Why didn't the jackasses make windows tell which program is "using the device"?

Instead of making you guess?

I can see no logical reason for this.

Go to eject a removable media device and windows basically tells you something is using the device, but it doesn’t know what, and to try again later.
How the fuck did this get through? Why can’t it tell me WHAT THE GOD DAMN HELL is using the device. I’ve seen this behavior consistently since XP, so I know it’s not the work of some coy idiot who was promptly fired, beaten, and made to watch everything he ever loved burned before his eyes.

But some coy idiot they liked the work of. And from the looks of it prompted to design Vista.

Why is it too hard to tell me what’s using the media? What is the logic of not telling me?

I haven’t seen this in Windows 7 (yet) but it drove me up the wall in XP.

Hence my joke about my fellow software engineers that “Most software engineers think data hiding is intended to describe their error messages.” (I had a HP printer that did something similar. I ended up literally throwing it out my back door into the back yard.)

And it’s not only Windows that suffers from useless error messages.

I prefer to keep my NAS read-only to prevent disasters from the kids and rogue viruses. I used to keep my iTunes library on this read-only NAS device.

A couple of years ago, Apple released a new version of iTunes that failed miserably with some strange error code (e.g. “iTunes failed with error code -51”).
I discovered that when I made the NAS writable this problem went away.

A couple of months later, in a new release, this problem disappeared completely and I was able to use a read-only NAS again. None of this was documented by Apple.

I chalk it up to overly casual treatment of error messages in low level drivers and such. Let’s say OS X has a network disk driver that works like a charm, but occasionally fails, due to things like “no permissions to write” or “out of disk space”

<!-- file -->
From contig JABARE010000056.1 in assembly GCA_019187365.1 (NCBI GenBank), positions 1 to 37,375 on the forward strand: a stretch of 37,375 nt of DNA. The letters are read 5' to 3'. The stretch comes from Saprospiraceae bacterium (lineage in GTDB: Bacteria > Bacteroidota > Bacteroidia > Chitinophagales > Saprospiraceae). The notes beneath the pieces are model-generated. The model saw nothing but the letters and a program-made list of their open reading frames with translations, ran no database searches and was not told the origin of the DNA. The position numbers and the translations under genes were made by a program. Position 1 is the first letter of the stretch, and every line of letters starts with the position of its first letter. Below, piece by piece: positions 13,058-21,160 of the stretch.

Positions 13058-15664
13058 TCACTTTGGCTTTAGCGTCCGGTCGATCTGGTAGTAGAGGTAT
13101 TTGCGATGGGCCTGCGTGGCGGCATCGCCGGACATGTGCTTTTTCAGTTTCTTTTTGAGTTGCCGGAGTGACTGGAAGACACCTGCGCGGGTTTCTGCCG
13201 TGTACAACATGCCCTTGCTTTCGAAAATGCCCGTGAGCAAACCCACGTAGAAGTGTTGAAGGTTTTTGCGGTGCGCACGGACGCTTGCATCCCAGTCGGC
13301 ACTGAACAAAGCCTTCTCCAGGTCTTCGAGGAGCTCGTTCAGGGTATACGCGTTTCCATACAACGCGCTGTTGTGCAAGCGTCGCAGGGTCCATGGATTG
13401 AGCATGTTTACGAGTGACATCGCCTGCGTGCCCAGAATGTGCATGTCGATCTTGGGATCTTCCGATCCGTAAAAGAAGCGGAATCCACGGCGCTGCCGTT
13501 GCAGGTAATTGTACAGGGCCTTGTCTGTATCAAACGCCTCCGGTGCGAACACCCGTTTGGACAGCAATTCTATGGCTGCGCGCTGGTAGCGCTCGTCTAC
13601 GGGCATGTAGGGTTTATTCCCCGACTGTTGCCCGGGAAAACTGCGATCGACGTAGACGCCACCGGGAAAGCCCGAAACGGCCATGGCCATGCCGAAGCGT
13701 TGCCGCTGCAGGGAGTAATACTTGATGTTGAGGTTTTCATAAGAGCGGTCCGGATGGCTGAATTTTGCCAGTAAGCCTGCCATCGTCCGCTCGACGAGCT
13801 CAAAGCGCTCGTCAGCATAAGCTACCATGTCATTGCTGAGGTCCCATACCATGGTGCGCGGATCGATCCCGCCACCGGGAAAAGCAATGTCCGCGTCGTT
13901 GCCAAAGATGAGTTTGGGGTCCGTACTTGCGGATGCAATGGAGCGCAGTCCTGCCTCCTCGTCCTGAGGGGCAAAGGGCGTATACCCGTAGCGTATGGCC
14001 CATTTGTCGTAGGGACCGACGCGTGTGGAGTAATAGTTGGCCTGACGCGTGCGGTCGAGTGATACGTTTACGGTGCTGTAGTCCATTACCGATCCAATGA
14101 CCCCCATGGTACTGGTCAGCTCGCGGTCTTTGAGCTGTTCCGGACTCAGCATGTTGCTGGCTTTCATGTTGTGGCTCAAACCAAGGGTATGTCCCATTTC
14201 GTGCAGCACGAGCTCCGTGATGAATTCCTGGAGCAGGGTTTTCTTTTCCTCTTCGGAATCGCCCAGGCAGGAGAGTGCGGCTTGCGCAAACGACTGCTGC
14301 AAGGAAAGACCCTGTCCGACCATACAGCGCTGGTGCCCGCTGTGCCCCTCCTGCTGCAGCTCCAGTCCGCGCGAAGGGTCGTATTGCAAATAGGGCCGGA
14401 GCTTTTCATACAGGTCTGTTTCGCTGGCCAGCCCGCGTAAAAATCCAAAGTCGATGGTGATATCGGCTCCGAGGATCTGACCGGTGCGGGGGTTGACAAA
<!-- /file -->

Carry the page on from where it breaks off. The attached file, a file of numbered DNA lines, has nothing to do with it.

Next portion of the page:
Rather than pass along verbose messages, they simply hand out a number (-21) and their documentation shows what the number means.
As other folks come along and write code that sits on top of the base driver, they might carefully address the main errors (e.g. the code for “out of disk space”) without addressing the more obscure ones.
And then when a weird error code comes up, they might simply pass the code on up to the calling program.

The end result is that iTunes had no way of understanding what error code -51 really meant. The iTunes developers couldn’t easily figure it out because their code was calling someone else’s code which hides the call to the OS X routine that caused the original error. They were likely calling standard file management routines that sat on top of a bevy of specialized code for handling each different type of device and each different type of file system.

This strikes me as more of an IMHO question, rather than GQ, but I’ll leave it to the mods to decide. That said, I will attempt (probably poorly) to answer it in a manner appropriate to each forum.

The problem goes back to the very first version of Winblows, it didn’t start with XP. The OS never had a built-in means for a process to determine what other process is using a particular resource. If a process starts up and requests a resource, the right hand of the OS only knows it’s “in use”. The left hand knows who’s using it, but they don’t talk to each other. The process requesting the resource has no way of asking the left hand who’s using it. It can only ask the right hand. The right hand can’t ask, because Microsoft never gave it a way to do so, either. Consequently, all you can get is an error message to the effect of “sorry, it’s in use, but I can’t tell you who’s using it, or when it will become available. Why don’t you come back, later.”

Some wiseass I was reading years ago came up with the perfect description of a typical Microsoft dumbassery, of which this is a good example. Although I can’t quote it word for word, since it was years ago I read it, I’ve been paraphrasing it in these situations ever since: